Omar Vizquel's playing skills may have significantly diminished as he's reached his mid-40's, but his knowledge of the game is something Toronto clearly wants to keep around. The Blue Jays did just that, optioning Vizquel's competition to Triple-A on Wednesday.
Following a miraculous 2010, Vizquel looked like a 44-year-old with the White Sox in 2011, posting just a .287 on-base percentage. But his defense took a more significant hit, as his range and arm strength just weren't good enough to warrant the kind of playing time he received.
While there may not be any direct causation, that Vizquel was on the White Sox roster during Alexei Ramirez's development from a decent shortstop to deserving Gold Glove winner shouldn't be overlooked. The year before that, Vizquel backed up Elvis Andrus -- who has similarly developed into a Gold Glove-caliber shortstop.
It'll be interesting to see how long Vizquel sticks with Toronto -- if the Blue Jays have any deserving prospect who should be pushing for a roster spot, Vizquel would probably be the first man to go. Still, it's nice to see him stick around, especially now that we can take a step back and appreciate him without scrutinizing his performance.
It might be a long shot for the White Sox to sign free agent Manny Machado, but here on the White Sox Talk Podcast, we like dark horses. Chuck Garfien, Ryan McGuffey and Vinnie Duber discuss what it would take to bring Machado to the South Side. Plus, is he "the" guy the White Sox are targeting this offseason? Will the Rockies listen to trade offers for Nolan Arenado a year before he reaches free agency? Plus, Chuck talks about a cost-controlled, All-Star on a rebuilding team that could be an answer at third base.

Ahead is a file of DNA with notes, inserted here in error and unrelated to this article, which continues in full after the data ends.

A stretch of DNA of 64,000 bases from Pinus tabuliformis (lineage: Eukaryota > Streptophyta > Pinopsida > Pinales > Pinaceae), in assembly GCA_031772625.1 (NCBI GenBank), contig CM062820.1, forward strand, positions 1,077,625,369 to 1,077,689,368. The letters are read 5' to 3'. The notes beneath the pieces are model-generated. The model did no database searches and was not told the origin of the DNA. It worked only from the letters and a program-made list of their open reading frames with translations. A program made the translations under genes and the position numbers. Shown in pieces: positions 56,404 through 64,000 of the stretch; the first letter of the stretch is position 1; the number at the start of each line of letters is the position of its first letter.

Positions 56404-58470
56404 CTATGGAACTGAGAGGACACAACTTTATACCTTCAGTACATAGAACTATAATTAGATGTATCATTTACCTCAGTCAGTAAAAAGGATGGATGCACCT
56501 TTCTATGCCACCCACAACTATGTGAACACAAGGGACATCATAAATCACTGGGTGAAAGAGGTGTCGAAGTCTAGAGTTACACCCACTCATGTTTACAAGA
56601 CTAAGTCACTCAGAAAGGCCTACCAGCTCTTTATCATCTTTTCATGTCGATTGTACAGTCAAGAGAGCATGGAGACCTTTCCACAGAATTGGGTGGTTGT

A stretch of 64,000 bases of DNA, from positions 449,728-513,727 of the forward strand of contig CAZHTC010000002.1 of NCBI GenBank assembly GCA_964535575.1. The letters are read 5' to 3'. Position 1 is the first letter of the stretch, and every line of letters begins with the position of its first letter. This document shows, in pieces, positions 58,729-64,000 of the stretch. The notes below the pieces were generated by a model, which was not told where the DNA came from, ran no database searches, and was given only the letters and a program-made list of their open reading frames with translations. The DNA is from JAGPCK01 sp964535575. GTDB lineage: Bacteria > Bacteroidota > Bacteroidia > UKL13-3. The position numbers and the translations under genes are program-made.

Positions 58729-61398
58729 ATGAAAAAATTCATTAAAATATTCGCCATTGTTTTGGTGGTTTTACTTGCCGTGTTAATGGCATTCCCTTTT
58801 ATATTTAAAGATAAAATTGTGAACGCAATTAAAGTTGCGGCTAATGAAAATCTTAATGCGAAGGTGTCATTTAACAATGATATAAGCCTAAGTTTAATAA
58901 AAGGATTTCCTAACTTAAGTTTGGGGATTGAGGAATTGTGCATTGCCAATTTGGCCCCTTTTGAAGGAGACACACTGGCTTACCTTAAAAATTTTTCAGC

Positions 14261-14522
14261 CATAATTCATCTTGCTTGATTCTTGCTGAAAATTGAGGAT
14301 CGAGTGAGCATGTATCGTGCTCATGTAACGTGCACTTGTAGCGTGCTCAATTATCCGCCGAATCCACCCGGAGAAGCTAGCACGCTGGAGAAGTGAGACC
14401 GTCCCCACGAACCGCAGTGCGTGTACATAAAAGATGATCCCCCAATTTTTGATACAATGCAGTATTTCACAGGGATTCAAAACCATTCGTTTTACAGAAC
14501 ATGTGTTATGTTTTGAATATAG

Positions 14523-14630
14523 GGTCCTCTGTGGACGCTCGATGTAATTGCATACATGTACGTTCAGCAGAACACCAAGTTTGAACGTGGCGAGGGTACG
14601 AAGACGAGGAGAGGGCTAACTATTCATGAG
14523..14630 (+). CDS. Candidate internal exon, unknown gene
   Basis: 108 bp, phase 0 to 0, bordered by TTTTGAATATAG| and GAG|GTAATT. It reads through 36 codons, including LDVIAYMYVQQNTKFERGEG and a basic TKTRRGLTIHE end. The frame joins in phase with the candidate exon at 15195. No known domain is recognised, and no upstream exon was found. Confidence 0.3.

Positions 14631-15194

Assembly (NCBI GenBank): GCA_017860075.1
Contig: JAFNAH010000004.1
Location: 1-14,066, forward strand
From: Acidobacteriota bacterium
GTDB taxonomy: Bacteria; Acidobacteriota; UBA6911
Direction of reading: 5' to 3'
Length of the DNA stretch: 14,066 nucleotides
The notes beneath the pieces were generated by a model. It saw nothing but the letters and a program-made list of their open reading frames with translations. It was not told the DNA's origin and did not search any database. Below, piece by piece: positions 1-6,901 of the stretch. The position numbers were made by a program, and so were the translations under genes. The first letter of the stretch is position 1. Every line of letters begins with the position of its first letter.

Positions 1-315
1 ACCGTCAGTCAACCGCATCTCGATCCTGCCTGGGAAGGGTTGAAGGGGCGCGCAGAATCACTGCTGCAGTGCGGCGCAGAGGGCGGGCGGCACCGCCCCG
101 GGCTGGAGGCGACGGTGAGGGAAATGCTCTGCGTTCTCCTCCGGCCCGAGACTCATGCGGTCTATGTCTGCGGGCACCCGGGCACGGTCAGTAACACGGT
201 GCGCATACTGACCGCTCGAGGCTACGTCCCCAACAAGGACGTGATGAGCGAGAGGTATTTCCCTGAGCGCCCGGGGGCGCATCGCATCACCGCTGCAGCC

Listen to the full podcast here or via the embedded player below:
Mark Buehrle. Jon Garland. Freddy García. José Contreras.
The 2005 White Sox had four consecutive complete games to finish off the 2005 ALCS — Contreras took his turn in Game 5 against the Angels 13 years ago Tuesday. How special was that run of starting pitching to finish that series? Consider the following six statements:
— No team has had more than two complete games in a single postseason, let alone a postseason series, since.
— There has been a grand total of four complete games in 188 postseason games (through Monday) since the beginning of 2016.
— Those 2005 White Sox remain the only team with four complete games in a single LCS (which went to a best-of-seven format in 1985).
— They are the only team since the 1968 Tigers (in the World Series) with at least four complete games in any postseason series.
— They are the only team since the 1956 Yankees (in the World Series) with at least four consecutive complete games in a series. (The Yankees had five in a row: Games 3 through 7.)
— They are the only team since the 1928 Yankees (in the World Series) with at least four consecutive complete-game wins in a series (Games 1 through 4).
Take a moment to look back and appreciate what Don Cooper’s troops were able to accomplish in that series. The way the game is played nowadays, we will never see it again.